Edited by Arnis Sauka, Friedrich Schneider and Colin C. Williams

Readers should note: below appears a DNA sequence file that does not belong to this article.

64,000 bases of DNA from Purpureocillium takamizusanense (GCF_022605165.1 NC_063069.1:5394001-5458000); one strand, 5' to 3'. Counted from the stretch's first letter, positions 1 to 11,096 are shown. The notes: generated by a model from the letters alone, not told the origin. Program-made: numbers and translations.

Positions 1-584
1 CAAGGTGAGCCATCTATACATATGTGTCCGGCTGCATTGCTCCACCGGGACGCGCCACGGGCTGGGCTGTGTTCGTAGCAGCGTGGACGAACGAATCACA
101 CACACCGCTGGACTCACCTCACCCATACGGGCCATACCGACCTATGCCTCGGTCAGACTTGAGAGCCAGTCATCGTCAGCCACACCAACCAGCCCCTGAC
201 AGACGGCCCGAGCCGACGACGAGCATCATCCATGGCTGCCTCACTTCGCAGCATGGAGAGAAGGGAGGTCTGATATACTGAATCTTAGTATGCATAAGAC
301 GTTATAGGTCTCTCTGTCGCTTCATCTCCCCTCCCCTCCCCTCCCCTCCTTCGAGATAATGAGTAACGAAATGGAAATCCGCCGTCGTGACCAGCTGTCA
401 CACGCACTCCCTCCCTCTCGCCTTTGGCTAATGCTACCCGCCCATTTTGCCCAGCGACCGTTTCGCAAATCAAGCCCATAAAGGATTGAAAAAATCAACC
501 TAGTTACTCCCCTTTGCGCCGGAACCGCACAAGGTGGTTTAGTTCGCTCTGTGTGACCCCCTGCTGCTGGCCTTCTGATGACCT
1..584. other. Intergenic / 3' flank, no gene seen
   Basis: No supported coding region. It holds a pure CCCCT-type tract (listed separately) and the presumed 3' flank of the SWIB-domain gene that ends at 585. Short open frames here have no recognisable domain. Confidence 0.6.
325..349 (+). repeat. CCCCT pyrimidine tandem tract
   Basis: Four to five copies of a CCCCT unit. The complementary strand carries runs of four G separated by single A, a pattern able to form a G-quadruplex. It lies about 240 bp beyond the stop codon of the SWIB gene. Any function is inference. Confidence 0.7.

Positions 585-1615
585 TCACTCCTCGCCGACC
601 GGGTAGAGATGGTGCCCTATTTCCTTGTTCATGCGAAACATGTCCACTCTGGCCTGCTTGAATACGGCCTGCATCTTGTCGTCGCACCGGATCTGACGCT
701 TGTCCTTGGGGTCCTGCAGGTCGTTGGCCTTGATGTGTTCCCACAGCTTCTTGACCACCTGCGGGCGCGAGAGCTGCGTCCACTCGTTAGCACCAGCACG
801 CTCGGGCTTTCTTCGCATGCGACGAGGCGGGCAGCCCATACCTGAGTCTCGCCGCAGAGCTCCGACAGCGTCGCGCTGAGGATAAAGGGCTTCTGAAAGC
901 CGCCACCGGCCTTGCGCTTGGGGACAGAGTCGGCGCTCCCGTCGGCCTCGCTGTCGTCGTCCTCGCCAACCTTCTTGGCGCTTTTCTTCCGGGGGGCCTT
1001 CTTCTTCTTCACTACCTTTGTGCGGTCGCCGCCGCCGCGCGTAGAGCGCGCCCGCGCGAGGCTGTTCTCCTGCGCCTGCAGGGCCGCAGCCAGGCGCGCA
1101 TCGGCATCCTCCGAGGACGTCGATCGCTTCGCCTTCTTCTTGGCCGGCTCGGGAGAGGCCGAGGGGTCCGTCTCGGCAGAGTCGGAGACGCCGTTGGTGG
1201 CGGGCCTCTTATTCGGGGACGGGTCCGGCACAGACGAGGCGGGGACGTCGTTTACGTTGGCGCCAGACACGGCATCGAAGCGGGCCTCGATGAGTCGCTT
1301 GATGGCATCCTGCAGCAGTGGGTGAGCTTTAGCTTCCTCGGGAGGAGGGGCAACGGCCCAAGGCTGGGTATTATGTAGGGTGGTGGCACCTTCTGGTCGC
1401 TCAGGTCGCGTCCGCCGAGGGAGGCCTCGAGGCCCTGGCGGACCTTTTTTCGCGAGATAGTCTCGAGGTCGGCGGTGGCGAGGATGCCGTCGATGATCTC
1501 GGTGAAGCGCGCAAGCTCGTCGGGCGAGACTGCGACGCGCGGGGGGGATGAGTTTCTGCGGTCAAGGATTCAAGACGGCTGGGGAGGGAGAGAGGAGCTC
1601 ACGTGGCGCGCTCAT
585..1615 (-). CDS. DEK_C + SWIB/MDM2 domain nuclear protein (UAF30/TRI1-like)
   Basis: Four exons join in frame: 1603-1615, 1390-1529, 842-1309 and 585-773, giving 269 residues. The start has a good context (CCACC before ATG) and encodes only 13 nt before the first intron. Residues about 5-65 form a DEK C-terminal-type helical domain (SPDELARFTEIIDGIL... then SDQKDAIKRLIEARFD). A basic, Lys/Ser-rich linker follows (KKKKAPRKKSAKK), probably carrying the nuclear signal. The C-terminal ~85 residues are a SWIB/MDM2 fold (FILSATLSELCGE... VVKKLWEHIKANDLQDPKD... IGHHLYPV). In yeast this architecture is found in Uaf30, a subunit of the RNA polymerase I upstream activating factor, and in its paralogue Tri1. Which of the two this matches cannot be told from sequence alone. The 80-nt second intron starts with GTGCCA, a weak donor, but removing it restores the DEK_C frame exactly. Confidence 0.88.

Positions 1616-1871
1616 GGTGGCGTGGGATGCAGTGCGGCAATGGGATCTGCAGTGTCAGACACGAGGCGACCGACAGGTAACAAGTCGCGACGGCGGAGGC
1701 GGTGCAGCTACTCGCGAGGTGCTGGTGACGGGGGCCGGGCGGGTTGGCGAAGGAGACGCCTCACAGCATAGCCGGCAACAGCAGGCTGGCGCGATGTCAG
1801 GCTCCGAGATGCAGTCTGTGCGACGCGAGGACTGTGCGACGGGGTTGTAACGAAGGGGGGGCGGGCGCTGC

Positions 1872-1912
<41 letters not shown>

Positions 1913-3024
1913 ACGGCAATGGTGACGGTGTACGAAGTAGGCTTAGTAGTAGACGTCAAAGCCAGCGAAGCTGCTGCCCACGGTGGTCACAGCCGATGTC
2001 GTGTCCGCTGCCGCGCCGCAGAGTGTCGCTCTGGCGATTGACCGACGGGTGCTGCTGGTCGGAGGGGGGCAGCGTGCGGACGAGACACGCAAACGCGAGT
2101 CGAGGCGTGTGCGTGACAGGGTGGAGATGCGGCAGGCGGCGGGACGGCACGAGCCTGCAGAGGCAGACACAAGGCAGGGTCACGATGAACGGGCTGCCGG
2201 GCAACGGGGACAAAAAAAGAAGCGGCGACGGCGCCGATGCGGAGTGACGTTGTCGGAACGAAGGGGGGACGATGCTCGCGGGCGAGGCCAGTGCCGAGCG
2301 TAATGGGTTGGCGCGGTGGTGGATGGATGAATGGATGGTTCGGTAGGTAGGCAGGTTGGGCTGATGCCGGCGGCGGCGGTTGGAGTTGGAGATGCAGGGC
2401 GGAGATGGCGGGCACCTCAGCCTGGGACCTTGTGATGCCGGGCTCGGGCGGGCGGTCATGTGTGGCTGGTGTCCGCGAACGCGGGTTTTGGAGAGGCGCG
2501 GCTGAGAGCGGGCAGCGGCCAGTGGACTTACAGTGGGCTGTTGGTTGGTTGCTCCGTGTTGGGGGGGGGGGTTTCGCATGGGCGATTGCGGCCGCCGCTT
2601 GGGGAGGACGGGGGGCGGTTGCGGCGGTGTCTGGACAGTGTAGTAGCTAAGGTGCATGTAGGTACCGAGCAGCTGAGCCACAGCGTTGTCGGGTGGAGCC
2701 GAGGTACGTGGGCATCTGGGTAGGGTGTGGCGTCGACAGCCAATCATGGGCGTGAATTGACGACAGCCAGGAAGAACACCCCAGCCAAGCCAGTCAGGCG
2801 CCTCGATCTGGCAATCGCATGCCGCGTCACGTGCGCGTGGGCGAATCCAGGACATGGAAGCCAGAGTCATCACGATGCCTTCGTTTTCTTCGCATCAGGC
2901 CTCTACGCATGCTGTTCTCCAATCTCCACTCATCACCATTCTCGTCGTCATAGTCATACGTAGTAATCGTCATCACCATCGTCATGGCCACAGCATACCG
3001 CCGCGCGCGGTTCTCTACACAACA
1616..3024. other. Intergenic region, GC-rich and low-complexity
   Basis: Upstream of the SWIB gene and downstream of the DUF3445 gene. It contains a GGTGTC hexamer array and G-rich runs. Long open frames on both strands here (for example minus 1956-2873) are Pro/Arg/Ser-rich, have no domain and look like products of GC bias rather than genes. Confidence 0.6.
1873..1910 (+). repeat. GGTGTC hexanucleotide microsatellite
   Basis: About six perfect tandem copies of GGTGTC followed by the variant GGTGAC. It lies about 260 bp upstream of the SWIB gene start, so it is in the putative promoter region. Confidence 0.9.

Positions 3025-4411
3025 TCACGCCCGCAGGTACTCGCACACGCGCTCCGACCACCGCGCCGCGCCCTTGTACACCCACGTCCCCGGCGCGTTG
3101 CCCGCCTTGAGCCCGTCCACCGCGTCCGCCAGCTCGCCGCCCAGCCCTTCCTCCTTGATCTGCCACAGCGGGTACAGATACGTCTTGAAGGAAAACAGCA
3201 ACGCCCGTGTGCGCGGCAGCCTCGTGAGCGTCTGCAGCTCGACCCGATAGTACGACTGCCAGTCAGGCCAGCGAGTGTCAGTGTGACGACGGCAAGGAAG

The shadow economy is important to address because of its negative consequences. One major problem is that it hampers economic growth by pushing the allocation of resources from productive to unproductive use, causing countries to spiral into ‘bad equilibrium’ where tax evasion generally leads to increasing tax rates, resulting in further increases in the shadow economy (Estrin and Mickiewicz, 2012; Putniņš and Sauka, 2015). Given such consequences, tackling the shadow economy has become a focus – and in some cases even a priority – of policy makers around the world, both in relatively more and less developed countries. Yet, despite the increasing number of attempts to measure both the size and determinants of the shadow economy, research in this area is still very much at the preliminary stage. Arguably, the main reason for this is that the shadow economy is very difficult to measure and currently there is no consensus on a commonly accepted method for measuring the size of the phenomenon. This is further hampered by the lack of a broadly accepted definition of the shadow economy in the literature.